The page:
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Leipzig, Germany, 31 May 11

Jeffery Sachs, world-renowned economist and special advisor to UN Secretary General Ban Ki-Moon at the International Transport Forums annual meeting ©OECD/ITF Marco Urban, Marc-Steffen Unger, Simone Neumann

UN-HABITAT was one of the participant institutions at the Organization for Economic Co-Operation and Development (OECD) organized International Transport Forums' (ITF) 2011 annual summit held here last week.

Top on the agenda of the meeting was finding solutions on how transport can better serve its users and through this creating more livable and sustainable societies.

The summit served as a platform for vibrant exchange of ideas about recent developments and the future of transport among transport ministers, business leaders, mayors of major cities, top researchers from Western and Eastern Europe, Asia, Latin America, North America and Australia. This year, the debate focused on the theme "Transport for Society".

"Meeting People's Needs in Policy and Planning", one of the key sessions, focused on how to maximize the benefits of transport for society, now and in the future. Keynote speaker Jeffery Sachs, Director of the Earth Institute of Columbia University cautioned participants not to underestimate the environmental load caused by mass urbanization in the developing world and the resultant transport needs.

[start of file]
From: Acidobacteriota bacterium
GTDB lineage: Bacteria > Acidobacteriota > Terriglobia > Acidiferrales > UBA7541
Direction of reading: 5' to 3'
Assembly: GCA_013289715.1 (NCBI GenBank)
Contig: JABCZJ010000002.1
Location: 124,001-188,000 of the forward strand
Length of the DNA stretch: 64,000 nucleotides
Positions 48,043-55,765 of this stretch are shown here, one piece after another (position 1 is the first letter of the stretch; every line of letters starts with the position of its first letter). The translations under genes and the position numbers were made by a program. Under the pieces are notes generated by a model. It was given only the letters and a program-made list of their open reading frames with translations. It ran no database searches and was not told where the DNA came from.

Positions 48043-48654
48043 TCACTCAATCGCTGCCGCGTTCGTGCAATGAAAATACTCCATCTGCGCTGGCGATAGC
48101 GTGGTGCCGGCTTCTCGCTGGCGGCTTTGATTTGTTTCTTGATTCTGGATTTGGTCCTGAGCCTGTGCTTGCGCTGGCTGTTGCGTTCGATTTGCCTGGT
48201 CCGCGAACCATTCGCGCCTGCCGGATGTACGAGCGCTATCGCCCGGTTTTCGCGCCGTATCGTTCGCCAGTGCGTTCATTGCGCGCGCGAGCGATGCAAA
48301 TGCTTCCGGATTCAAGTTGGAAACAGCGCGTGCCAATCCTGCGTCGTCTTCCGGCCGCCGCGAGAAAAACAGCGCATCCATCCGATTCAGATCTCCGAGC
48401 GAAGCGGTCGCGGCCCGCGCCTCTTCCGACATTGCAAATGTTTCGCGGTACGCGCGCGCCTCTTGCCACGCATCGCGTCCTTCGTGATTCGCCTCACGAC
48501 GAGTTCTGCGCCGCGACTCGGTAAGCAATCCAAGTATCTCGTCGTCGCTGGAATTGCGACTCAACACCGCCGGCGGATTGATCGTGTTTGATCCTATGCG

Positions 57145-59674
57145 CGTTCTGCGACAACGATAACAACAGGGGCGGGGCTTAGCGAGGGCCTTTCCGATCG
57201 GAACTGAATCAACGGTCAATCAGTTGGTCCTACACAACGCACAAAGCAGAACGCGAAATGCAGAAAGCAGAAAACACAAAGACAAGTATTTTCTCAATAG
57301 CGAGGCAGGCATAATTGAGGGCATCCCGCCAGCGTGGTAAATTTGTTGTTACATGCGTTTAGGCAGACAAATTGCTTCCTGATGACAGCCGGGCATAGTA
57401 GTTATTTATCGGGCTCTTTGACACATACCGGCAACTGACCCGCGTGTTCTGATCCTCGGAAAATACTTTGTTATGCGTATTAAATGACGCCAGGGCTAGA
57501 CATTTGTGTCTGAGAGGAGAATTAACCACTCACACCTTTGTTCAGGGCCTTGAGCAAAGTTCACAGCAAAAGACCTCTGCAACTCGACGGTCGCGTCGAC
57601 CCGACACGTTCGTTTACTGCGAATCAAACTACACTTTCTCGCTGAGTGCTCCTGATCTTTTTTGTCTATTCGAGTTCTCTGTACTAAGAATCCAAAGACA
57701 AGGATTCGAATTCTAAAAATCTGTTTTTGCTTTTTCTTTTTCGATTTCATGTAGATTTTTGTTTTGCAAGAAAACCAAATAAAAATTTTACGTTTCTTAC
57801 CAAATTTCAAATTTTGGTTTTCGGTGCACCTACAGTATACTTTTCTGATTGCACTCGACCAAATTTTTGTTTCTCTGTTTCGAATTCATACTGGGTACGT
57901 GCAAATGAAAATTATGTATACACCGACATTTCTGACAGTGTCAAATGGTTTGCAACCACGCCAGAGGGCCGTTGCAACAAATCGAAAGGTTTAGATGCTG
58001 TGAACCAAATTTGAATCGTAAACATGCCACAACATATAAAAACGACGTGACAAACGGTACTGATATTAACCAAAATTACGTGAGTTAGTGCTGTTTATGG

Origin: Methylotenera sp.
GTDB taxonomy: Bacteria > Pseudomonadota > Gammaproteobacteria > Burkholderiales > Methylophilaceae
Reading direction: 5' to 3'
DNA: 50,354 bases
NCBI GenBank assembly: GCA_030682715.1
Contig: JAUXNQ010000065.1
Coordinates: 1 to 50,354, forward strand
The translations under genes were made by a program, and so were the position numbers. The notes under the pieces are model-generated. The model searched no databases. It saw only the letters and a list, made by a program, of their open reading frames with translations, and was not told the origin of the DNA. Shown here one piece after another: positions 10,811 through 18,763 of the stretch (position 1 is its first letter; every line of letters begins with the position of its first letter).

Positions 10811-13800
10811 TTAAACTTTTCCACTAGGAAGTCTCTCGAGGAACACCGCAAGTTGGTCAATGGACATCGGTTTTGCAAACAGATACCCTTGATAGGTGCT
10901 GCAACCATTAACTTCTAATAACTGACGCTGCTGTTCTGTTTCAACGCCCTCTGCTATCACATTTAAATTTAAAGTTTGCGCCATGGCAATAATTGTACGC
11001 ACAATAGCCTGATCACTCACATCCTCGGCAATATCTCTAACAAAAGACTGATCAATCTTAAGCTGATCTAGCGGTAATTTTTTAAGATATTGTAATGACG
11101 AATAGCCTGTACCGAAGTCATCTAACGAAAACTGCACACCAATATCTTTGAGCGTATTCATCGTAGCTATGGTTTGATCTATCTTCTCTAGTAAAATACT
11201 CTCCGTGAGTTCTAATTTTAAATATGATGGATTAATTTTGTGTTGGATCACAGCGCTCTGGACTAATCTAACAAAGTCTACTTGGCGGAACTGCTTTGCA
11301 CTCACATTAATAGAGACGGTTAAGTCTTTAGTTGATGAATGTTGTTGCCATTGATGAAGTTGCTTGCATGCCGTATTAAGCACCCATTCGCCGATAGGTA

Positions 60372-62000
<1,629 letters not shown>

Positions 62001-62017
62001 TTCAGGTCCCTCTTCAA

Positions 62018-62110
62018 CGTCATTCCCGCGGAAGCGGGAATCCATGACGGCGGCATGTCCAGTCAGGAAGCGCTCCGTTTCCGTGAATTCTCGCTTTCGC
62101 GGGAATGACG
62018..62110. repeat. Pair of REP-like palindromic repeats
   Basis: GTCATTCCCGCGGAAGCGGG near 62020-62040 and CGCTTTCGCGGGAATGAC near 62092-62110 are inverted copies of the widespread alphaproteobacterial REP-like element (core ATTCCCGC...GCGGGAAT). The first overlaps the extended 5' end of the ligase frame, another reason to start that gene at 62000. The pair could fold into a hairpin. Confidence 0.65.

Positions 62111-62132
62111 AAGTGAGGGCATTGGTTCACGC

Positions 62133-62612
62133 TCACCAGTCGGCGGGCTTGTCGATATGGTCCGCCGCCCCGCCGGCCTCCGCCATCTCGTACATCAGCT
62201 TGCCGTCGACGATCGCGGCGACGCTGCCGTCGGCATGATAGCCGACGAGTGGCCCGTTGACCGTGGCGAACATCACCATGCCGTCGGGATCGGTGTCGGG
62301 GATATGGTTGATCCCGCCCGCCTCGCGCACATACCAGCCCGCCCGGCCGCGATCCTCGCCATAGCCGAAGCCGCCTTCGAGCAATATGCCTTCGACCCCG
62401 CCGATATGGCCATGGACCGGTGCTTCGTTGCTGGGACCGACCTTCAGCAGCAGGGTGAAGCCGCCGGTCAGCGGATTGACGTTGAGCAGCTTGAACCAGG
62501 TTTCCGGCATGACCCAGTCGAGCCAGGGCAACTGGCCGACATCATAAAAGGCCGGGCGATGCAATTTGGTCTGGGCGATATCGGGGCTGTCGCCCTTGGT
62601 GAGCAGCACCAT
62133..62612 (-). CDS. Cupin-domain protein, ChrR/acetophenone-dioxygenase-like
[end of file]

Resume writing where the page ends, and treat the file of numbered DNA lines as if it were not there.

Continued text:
"While the transport infrastructure of the world is in some ways miraculous, we can't go on as we are", Sachs said. He urged participants to see urbanization in developing countries as opportunity if a focus on planning for compact cities, mass transit systems and non-motorized transport infrastructure can be ensured. Furthermore, he encouraged well coordinated cooperation between all levels of government and decision and policy makers in the transport sector. In particular, Sachs encouraged a strengthened collaboration between UN-HABITAT under the lead of its visionary Executive Director Dr. Joan Clos and the International Transport Forum.

In other sessions, experts outlined the manifold political challenges in the transport sector: short political time in office, the number of people influencing the demand as well as growing expectations. In response, participants agreed that cross-party agreements, integrating transport and land use planning, the realization of tailored answers to transport needs as well as the application of new technologies such as electric cars, implemented with the support of public private partnerships can help to overcome the challenges in the complex field of planning transport for society.

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